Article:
Sumotherhood is funny from start to finish, but you also touch on the aspects of mental health, particularly bipolar in the movie – Was there an importance on getting this message out in the film?
Adam: “For me, when I was going through my own struggles, I knew I had to touch on certain mental health issues. There was so much written about me, I had to own it and it felt therapeutic to put it in comedy. I always wanted to raise awareness, especially with young men. Getting young men to talk about their mental health problems more. There is a stigma with mental health and for a young man, it’s seen as a weakness to be talking about these things. I wanted to get that conversation happening where it’s okay to talk about mental health with your boys”.
Who was the most enjoyable character to work on and develop?
Adam: “For me, it’s got to be Ed Sheeran. He’s a proper perfectionist and he takes what he does very serious. He owns a pub in his house! We were filming there and rehearsing and he’s such a perfectionist. There’s a lot of dialogue, he learnt his lines, he improvised. He has a real talent for acting”.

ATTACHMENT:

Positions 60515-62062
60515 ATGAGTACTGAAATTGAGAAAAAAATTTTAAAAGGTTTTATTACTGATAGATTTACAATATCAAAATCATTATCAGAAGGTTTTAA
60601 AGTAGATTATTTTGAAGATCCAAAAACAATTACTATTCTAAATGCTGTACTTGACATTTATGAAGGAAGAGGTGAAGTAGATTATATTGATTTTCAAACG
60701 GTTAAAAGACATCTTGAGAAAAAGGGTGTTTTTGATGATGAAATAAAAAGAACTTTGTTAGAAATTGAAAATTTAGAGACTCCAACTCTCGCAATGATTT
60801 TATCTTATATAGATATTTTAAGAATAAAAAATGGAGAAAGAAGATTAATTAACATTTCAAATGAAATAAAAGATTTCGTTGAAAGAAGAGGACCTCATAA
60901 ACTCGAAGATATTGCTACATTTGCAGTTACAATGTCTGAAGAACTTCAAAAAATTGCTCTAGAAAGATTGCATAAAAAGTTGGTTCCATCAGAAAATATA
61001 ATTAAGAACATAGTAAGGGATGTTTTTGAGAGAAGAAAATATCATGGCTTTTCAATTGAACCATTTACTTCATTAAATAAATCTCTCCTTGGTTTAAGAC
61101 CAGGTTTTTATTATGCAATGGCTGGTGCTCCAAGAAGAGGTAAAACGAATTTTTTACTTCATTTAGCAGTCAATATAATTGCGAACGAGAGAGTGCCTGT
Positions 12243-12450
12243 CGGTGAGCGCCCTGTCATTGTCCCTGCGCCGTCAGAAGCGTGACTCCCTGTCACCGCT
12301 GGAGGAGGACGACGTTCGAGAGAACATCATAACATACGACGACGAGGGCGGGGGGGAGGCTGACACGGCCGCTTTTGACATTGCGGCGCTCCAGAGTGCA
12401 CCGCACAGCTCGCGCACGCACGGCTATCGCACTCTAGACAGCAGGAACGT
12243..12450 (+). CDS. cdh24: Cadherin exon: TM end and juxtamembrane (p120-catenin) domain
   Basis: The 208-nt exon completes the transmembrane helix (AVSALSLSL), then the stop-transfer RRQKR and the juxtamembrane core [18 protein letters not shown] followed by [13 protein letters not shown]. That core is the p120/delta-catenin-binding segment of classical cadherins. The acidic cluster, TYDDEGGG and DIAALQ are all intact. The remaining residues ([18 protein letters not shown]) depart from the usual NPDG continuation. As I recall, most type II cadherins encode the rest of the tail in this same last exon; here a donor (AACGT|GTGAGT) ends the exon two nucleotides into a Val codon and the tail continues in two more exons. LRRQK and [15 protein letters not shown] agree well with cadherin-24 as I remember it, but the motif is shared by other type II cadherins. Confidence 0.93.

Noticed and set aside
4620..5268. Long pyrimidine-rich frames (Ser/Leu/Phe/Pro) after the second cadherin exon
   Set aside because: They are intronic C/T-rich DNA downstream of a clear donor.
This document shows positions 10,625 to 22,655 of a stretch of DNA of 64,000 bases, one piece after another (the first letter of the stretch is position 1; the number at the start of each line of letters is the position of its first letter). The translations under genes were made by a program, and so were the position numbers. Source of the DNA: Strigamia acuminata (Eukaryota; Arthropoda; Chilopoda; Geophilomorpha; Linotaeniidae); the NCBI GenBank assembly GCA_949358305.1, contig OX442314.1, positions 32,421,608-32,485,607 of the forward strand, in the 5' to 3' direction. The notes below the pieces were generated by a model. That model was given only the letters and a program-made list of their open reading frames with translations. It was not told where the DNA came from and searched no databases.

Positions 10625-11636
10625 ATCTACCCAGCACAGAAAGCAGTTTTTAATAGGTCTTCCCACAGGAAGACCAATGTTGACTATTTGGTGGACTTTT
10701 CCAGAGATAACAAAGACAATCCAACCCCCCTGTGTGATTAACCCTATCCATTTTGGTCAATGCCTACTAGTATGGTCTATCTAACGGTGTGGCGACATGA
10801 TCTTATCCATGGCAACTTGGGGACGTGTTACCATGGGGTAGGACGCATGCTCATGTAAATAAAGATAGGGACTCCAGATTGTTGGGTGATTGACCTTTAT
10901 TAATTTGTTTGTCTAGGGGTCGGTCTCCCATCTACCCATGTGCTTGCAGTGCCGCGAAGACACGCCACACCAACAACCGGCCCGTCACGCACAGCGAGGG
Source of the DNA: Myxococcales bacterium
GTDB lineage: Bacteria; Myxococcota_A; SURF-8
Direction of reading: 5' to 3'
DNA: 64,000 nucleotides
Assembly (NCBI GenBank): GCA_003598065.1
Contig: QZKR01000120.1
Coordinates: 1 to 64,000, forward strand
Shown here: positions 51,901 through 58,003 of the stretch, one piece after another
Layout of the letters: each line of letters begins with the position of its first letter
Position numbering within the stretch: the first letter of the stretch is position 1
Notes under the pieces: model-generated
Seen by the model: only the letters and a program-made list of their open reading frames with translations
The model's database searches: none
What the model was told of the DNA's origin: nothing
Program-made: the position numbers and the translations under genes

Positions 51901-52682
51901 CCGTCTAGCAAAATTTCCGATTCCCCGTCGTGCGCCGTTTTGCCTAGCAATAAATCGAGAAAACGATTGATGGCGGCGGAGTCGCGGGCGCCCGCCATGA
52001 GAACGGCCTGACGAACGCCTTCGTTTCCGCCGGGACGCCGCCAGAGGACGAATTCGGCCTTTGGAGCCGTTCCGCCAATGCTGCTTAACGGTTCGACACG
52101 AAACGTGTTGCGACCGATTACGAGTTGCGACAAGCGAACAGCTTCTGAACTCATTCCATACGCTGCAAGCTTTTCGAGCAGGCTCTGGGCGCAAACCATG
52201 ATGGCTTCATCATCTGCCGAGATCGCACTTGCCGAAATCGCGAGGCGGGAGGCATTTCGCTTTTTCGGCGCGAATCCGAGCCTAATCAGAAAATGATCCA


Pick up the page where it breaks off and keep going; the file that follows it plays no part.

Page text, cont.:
What steps did you both make from transitioning from acting into directing and writing?
Jazzie: “To be honest with you, I’ve been doing this from the beginning. I think for me, it was more to do with the producing side. That was edxciting for me. With writing, I’ve ddone it before so I know the process and everything. With producing, to be behind the scenes and when you’re a producer you have to problem solve. You have to figure out how to make things happen and I was able to do that. It was a really good experience”.
Adam: “I think the writing side, me, Michael and Jazzie working together, that came naturally. That was a progression that had to happen. Me and Jazzie used to work on stuff from way back but this was the first time we sat down, we got pen to paper and actually wrote the script. I feel like I really wanted to take my directing very serious. I wanted to learn my craft properly. I spent time learning about different cameras, different angles. We wanted to elevate it. We wanted to make it look epic on screen”.